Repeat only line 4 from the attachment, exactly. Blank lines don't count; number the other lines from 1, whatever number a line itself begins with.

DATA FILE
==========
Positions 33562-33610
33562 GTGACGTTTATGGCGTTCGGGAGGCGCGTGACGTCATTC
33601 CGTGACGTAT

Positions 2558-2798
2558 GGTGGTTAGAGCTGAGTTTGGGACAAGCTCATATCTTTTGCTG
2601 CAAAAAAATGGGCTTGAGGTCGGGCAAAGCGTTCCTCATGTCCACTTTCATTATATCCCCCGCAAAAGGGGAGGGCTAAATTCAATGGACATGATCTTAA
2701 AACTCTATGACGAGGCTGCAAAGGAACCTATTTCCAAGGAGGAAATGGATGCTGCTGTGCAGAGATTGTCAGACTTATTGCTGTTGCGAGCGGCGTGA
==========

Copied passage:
Positions 2558-2798